Traditional butchery methods linked to vCJD clusterBMJ 2001; 322 doi: https://doi.org/10.1136/bmj.322.7289.753 (Published 31 March 2001) Cite this as: BMJ 2001;322:753
- Roger Dobson
A report into the largest cluster of cases of variant Creutzfeldt-Jakob disease (vCJD) in the United Kingdom has said that beef products bought from traditional family butchers might have been involved.
The report linked deaths from vCJD in the Leicestershire community of Queniborough to a series of factors in the supply chain of local meat, including meat preparation practices used by traditional butchers and slaughterers two decades ago, which might have allowed brain tissue infected with bovine spongiform encephalopathy (BSE) to come into contact with meat.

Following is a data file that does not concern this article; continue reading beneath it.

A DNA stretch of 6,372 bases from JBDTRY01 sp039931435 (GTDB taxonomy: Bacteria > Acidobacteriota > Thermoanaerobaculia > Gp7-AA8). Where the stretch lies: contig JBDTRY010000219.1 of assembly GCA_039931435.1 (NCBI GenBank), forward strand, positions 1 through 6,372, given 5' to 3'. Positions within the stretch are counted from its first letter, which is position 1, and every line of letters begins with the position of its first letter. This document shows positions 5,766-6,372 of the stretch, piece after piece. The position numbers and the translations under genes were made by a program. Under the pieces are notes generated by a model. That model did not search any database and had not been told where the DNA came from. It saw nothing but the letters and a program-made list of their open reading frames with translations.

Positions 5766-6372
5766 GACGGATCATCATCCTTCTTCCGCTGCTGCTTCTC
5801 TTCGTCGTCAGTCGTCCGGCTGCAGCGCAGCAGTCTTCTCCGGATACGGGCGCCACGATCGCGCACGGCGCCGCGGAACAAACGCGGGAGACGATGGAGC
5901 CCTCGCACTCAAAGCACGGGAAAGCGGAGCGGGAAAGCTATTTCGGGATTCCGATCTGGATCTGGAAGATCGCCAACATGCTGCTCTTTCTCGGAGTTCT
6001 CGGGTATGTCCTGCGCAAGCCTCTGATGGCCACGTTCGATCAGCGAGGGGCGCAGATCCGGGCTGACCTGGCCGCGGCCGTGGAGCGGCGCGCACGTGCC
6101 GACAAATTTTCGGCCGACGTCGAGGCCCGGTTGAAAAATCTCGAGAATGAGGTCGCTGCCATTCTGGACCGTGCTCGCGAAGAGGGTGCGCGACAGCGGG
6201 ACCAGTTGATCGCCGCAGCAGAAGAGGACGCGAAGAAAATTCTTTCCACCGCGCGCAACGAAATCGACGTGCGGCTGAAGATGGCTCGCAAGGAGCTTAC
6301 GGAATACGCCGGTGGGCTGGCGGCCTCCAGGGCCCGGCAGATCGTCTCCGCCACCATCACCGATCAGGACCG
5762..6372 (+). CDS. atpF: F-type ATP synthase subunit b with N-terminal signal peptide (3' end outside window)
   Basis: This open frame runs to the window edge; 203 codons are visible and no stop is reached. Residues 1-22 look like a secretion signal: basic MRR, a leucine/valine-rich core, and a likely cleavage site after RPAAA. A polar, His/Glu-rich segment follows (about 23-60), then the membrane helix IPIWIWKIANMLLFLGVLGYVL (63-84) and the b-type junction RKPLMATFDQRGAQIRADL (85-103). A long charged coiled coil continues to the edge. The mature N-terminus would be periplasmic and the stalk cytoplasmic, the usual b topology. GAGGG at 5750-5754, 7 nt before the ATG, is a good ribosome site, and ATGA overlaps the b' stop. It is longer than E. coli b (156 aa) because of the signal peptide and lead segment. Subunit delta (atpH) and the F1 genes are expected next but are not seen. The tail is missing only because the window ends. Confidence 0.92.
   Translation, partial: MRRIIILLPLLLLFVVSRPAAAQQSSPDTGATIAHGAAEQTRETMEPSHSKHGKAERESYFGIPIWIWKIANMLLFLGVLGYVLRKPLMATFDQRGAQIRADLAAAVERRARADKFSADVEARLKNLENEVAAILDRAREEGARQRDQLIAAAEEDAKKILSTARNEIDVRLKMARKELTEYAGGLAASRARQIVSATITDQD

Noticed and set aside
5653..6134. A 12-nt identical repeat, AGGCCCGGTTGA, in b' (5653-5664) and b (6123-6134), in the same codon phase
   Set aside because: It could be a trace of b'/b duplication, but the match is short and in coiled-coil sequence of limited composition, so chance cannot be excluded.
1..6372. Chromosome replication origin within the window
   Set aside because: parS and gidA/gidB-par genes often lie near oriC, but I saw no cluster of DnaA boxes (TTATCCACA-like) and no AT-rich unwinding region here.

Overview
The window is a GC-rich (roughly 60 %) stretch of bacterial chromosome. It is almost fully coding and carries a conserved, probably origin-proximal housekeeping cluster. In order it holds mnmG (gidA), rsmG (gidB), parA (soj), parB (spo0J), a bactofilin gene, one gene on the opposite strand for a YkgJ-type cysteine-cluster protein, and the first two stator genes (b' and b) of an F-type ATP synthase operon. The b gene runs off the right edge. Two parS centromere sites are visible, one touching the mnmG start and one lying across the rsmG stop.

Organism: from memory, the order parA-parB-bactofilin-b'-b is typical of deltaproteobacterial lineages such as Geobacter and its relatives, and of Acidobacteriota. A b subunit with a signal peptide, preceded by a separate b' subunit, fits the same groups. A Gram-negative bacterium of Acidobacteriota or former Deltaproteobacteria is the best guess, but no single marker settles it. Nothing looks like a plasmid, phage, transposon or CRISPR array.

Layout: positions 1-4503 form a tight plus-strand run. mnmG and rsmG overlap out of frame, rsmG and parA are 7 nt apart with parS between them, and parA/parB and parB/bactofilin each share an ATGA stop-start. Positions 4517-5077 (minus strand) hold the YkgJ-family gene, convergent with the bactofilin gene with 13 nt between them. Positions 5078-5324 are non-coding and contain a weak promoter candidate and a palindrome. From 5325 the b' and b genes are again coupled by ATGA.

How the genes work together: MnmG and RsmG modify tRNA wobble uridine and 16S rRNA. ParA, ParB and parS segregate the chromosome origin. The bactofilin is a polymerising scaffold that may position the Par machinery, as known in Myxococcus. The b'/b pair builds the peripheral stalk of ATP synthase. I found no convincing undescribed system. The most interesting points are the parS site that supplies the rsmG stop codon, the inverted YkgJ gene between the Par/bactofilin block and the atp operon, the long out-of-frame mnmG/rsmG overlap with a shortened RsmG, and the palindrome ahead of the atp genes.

“We have found an association which provides a biologically plausible explanation suggesting that four out of the five people with vCJD may have been exposed to the BSE agent through the purchase and consumption of beef from a butcher's shop where the meat could be …
Log in using your username and password
Log in through your institution
Register for a free trial to thebmj.com to receive unlimited access to all content on thebmj.com for 14 days.
Sign up for a free trial